When asked if he would still run even if Kennedy officially entered the race, he replied without uttering the name of his potential Democratic rival: “I am going to crisscross this state and I am going to give it everything I got.”

Kennedy is a rising star in the party who delivered Democrats’ rebuttal last year to President Donald Trump’s State of the Union address. He had previously signaled his intention to run for reelection in his House district, which stretches from the western suburbs of Boston to southeastern Massachusetts. He is seen as a valued member of the House, but with his sights set beyond his seat.

Toppling Markey, though, would likely become a race of style rather than substance. The senator draws widespread support from liberal and environmental groups, including the Sunrise Movement — the chief backers of the Green New Deal, the sweeping blueprint to transform the U.S. economy through combating climate change that he crafted with Ocasio-Cortez.

Markey will also have the support of the Democratic Senate Campaign Committee. The party’s campaign arm typically stands with incumbent senators, and that includes Markey, according to a committee official unauthorized to address the situation who spoke on condition of anonymity. Senate Majority PAC, an outside group aligned with Senate Democrats, is also seen as backing incumbents.

Much of the Massachusetts congressional delegation has also lined up behind Markey, with the notable exception of new Democratic Rep. Ayanna Pressley, a freshman ally of Ocasio-Cortez’s.

Massachusetts Sen. Elizabeth Warren, one of the party’s leading presidential candidates, endorsed Markey in a video last week.

“We need Ed Markey in the Senate now more than ever. And here’s why. Because he’s a leader. He’s a fighter. And he is a true progressive,” Warren said in a video offering her endorsement. “Ed is my friend and my partner in the Senate. I’ve got his back, and I know that he will always have yours. Let’s get Ed Markey reelected to the Senate.”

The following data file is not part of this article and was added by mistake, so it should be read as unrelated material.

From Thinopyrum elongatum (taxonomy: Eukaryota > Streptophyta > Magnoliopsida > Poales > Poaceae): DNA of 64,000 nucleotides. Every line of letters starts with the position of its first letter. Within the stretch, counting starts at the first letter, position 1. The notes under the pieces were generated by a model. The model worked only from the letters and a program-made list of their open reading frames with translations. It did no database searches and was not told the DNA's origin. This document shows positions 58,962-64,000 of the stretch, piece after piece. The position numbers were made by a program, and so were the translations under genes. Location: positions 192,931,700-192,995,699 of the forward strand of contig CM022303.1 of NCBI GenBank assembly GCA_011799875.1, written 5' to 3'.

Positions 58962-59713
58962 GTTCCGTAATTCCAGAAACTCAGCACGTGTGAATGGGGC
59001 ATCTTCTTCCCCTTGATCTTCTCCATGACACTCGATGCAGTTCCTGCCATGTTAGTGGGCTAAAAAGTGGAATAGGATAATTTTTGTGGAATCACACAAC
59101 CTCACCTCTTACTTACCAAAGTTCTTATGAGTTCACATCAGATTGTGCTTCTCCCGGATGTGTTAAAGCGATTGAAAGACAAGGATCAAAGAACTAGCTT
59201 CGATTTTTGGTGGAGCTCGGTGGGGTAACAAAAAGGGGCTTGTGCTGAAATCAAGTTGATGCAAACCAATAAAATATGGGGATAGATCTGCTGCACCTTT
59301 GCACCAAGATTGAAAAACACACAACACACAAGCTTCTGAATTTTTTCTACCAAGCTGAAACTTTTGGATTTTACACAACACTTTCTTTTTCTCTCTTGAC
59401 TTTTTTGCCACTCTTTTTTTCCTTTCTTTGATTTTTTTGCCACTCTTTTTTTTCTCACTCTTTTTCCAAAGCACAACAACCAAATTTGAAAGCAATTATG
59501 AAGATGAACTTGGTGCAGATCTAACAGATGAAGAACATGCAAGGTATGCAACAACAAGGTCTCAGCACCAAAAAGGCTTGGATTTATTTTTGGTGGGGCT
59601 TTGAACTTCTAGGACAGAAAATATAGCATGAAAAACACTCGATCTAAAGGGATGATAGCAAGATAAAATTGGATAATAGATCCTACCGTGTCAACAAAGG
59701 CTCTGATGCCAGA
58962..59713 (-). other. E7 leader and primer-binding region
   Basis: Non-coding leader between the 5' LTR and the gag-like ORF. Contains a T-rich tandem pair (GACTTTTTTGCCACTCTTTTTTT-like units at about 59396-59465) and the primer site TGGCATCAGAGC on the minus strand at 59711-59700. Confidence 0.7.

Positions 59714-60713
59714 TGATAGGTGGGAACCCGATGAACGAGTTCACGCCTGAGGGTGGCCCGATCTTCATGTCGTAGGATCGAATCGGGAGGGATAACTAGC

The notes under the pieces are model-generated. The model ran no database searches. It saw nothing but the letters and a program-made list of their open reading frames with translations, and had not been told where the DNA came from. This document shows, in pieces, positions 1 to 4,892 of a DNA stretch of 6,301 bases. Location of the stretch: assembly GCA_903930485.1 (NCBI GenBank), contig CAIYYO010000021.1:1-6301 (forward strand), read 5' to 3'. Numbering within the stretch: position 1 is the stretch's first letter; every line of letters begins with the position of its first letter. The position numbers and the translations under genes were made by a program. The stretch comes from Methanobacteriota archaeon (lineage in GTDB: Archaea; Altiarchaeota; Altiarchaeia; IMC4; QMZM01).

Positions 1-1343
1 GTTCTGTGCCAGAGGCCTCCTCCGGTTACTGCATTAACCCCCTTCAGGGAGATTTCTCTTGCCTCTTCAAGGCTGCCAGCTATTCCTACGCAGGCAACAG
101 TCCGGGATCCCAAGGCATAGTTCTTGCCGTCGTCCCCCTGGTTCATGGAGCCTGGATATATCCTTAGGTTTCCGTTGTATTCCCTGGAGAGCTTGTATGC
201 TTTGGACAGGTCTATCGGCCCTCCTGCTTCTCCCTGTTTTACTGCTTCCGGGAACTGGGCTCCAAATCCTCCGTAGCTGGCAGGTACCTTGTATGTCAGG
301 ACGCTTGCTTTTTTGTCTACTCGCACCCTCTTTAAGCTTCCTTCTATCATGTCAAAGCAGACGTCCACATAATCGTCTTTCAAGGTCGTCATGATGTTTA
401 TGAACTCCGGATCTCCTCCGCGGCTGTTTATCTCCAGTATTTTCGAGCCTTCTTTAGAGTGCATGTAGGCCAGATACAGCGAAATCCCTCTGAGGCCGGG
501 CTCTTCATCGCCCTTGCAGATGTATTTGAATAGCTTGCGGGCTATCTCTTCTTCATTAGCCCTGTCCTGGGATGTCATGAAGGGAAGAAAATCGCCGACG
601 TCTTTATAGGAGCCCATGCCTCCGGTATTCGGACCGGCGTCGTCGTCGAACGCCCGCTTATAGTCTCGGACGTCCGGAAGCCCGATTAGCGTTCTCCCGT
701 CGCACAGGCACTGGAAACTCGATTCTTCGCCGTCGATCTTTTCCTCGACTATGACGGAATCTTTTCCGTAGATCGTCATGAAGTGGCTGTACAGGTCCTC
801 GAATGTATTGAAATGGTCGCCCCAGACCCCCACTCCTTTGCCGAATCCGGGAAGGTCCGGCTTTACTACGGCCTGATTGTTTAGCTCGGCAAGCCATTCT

Kennedy’s father, Joseph P. Kennedy II, served in the U.S. House, as did his cousin, Patrick Kennedy of Rhode Island. His two great-uncles, former President John F. Kennedy and Edward M. Kennedy, also served in the U.S. Senate representing Massachusetts.

At the end of the last fundraising period, Joe Kennedy reported having $4.2 million cash on hand in his campaign account, barely edging Markey, who posted just over $4 million, campaign finance records show.

Two lesser-known Democrats, workers’ rights lawyer Shannon Liss-Riordan and businessman and author Steve Pemberton, previously announced their intention to run against Markey in the September 2020 primary.


Slodysko reported from Washington. Associated Press writers Philip Marcelo in Boston and Lisa Mascaro in Washington contributed to this report.

Copyright 2021 The Associated Press. All rights reserved. This material may not be published, broadcast, rewritten or redistributed.